I once had a friend who loved to cow hunt. Leonard loved cow hunting better than anything. Sleeping under the stars. Campfire cuisine. Saturday nights at the Bull's Head Saloon.
A cattle man by trade and a slave driver by sport, my granddad spent most of his time moving cattle from one pasture to the other for apparently no other reason than to be moving them from one pasture to another. What time he wasn't moving them every which a way, he was working on getting his tractors stuck in the muck.
You ain't seen “stuck” unless you've seen a tractor stuck in Florida's muck. There's practically no way to get it out short of taking the tractor apart piece by piece. There have been instances where farmers have abandoned them and gotten into the tourist attraction business and charging $10 for a tour of the area's stuck-in-the-muck tractors.
Fifty dollars for a year's pass.
“Get your tickets here,” they'd holler as they stand on the side of the roads. “Shuttle leaves in 10 minutes to see some of the most amazing stuck-in-the-muck tractors you ever laid your eyes on!Expensive tractors, once-beautiful pieces of machinery reduced to nothingness by muck like you've never seen before!”
Of course many folks had never seen muck. Most people driving Florida's roads are northerners who haven't seen much of anything of consequence anyway, much less muck. Mention the word “muck” to a northerner and the first thing he'll do is giggle. Chances are as someone passes by just when the word is mentioned in an innocent conversation, the speaker will be accused of using inappropriate language.
Speech impaired folks have been known to innocently bring up “muck” in a conversation, and end up getting into a fight with northerners who, as any southerner knows, teethed on “the other” four-letter word.
Anyway, Leonard loved to “cow hunt,” which is another often confused expression.
“Cow hunting” in Florida isn't the same as “hunting” in Mississippi. Hunting in Mississippi involves the slaughter of innocent and defenseless animals for no apparent reason other than to be able to say, “Sho' 'nuf did, Billy Joe! I done kilt me a biggun'.”
Cow hunting in Florida means to find the cows, gather them in one location, and then move them to another location for the sole purpose of moving them from one location to another. And once you finish shuffling the cattle, you go find a tractor and some muck and you work on creating yet another tourist attraction.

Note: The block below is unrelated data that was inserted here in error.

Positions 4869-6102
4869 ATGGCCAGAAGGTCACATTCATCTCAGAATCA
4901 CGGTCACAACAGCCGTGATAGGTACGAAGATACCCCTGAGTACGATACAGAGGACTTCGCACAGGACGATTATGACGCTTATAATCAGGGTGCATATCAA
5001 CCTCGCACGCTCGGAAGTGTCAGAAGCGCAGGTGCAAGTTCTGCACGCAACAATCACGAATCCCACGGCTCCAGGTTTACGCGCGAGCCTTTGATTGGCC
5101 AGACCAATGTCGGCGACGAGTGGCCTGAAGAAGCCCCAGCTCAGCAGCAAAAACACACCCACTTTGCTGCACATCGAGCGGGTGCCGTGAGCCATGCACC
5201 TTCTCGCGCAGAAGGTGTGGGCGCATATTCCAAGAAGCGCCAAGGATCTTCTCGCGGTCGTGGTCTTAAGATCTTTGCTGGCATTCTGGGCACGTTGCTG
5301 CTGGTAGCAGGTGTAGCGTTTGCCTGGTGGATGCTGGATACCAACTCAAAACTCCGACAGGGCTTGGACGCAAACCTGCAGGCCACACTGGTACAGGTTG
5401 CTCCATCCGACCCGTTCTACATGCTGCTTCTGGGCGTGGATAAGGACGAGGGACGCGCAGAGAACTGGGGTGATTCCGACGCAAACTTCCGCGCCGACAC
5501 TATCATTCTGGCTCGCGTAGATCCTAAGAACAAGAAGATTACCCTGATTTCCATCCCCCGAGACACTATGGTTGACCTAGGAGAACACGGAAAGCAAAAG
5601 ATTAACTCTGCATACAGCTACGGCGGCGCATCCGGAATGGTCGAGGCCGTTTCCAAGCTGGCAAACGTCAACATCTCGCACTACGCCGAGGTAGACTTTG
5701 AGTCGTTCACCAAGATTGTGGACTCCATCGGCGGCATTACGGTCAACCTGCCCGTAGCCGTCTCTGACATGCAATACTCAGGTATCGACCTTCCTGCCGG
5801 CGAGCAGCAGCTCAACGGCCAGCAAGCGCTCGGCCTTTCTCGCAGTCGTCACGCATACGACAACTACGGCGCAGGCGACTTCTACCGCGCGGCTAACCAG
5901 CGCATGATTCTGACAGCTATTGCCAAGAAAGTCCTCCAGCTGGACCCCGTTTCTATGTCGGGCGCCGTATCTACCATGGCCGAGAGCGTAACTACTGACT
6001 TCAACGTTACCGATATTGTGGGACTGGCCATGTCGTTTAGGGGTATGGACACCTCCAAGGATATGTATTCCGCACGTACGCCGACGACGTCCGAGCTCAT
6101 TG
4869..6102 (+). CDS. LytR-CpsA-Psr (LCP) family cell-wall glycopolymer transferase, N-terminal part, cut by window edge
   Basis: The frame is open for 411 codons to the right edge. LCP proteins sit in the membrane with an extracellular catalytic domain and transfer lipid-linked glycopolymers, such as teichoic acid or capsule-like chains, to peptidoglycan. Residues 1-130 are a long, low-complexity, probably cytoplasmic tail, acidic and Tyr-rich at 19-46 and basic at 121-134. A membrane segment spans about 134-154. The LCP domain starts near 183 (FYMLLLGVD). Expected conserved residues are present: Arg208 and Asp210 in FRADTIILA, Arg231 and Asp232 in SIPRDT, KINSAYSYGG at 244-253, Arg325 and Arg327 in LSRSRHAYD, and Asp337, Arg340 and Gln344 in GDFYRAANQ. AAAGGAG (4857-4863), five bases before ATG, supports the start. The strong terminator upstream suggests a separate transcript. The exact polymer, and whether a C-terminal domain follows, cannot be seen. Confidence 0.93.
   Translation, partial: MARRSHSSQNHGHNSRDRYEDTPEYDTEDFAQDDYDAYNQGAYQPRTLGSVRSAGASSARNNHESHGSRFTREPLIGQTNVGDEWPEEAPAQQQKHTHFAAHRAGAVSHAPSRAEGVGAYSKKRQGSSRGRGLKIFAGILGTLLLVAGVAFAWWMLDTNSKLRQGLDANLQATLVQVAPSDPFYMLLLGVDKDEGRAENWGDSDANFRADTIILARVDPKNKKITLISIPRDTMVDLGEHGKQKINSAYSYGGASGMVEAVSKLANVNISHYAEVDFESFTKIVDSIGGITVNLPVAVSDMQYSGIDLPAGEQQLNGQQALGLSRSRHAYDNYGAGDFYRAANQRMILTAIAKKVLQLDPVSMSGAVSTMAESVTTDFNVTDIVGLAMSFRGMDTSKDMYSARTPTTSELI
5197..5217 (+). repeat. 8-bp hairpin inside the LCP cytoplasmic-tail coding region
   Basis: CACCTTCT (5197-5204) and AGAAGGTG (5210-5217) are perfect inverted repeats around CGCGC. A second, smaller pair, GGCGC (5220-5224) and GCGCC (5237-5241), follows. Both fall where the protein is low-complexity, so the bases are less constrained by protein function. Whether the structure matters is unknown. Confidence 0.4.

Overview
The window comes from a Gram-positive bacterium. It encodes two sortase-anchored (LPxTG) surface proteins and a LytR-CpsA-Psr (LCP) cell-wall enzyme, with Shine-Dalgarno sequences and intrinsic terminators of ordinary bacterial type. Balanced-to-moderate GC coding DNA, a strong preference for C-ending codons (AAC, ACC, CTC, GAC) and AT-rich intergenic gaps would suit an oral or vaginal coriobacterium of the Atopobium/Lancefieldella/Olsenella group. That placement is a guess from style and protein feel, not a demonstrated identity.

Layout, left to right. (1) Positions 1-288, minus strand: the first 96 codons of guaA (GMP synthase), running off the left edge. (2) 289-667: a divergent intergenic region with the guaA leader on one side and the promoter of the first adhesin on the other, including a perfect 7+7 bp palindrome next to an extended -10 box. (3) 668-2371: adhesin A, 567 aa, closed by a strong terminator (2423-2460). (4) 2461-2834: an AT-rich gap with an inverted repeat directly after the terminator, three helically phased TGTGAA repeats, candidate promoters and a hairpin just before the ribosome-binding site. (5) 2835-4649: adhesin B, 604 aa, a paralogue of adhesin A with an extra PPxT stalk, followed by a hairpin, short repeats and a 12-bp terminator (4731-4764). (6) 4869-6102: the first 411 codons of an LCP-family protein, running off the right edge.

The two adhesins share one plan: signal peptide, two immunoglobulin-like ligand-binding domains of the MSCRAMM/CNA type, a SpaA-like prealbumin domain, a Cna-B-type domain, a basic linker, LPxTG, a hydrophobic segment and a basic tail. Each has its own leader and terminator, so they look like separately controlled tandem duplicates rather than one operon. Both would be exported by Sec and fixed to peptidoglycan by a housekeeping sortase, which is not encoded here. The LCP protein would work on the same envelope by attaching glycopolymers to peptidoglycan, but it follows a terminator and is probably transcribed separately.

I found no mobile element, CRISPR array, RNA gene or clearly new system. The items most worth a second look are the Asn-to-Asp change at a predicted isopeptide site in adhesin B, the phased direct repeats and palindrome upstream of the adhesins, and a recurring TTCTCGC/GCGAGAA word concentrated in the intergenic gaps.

The only thing about cow hunting that didn't suit Leonard was the lack of proper restroom facilities in the middle of a “hunt,” which is when Mother Nature generally paid Leonard a visit.
He never accepted the primitive conditions of the woods, but when nature called, we veterans of the cow hunt had to resort to primitive solutions, as in the use of Spanish moss in place of toilet...ahem...“tissue.” It was either use an appropriate amount of moss, or ride solo at the back of the herd.
Leonard was a good sport about it, though. When required he learned to distinguish between “clean” moss and “dirty” moss, which was bad to be infested with red bugs that could cause a lingering discomfort to the derriere.
One day, he and I went to eat lunch at a local dive in Wahneta, Fla.,where the personnel didn't place a great deal of emphasis on cleanliness...especially in the bathroom. Not only did it always smell like a herd of bulls' behind, there was never any soap, a way to dry your hands or, most importantly, toilet...ahem...“tissue.”
But it was the food we were after.
Wouldn't you know it. As we were finishing a plate of really amazing red beans and rice, Leonard received nature's call. Upon his return, he just stood there and said, “We better be going...RIGHT NOW!”
“No, Leonard,” I replied. “Just sit down a few more minutes and let's have a cup o' coffee.”
“We better be going...RIGHT NOW!”
“What's your hurry, man? We've had some really great food, we've got a little time off work and tomorrow's payday. What more could you want?”
As he sprinted for the exit, I heard him holler, “MOSS!”
Leonard rode back to the herd in the back of the truck.